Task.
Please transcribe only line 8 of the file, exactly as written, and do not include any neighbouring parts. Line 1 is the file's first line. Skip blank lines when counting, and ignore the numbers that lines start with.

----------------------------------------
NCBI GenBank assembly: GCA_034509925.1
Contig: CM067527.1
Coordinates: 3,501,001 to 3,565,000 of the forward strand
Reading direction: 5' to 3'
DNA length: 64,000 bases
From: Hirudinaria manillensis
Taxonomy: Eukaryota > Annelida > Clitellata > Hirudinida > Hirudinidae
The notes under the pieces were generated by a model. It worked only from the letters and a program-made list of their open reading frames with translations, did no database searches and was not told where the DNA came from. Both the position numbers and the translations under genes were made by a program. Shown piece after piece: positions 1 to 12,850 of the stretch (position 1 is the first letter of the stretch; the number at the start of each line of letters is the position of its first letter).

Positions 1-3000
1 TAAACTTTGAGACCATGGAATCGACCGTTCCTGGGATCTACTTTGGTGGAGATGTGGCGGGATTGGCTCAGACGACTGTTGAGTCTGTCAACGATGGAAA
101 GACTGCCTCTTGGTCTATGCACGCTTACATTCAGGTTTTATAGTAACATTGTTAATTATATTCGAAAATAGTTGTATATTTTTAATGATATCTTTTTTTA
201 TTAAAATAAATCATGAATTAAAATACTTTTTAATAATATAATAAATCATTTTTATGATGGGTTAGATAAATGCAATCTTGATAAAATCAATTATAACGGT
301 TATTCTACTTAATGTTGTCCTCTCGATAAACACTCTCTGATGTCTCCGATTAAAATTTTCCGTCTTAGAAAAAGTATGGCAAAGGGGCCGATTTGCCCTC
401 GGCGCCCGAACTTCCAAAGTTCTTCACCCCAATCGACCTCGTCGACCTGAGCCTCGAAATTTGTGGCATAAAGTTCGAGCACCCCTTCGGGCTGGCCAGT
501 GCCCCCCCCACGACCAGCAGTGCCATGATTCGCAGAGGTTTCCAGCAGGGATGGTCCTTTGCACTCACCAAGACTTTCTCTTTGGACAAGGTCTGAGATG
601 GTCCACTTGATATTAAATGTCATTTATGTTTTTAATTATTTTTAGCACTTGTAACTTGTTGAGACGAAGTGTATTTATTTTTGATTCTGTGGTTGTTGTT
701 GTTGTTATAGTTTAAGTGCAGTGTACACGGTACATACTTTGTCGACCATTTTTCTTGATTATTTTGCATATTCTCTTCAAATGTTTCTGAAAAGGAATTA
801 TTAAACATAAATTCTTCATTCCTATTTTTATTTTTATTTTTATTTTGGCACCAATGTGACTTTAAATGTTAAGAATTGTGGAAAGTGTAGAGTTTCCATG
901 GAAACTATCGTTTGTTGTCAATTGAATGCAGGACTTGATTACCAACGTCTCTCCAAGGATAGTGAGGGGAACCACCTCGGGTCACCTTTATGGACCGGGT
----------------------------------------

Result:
The notes under the pieces were generated by a model. It worked only from the letters and a program-made list of their open reading frames with translations, did no database searches and was not told where the DNA came from. Both the position numbers and the translations under genes were made by a program. Shown piece after piece: positions 1 to 12,850 of the stretch (position 1 is the first letter of the stretch; the number at the start of each line of letters is the position of its first letter).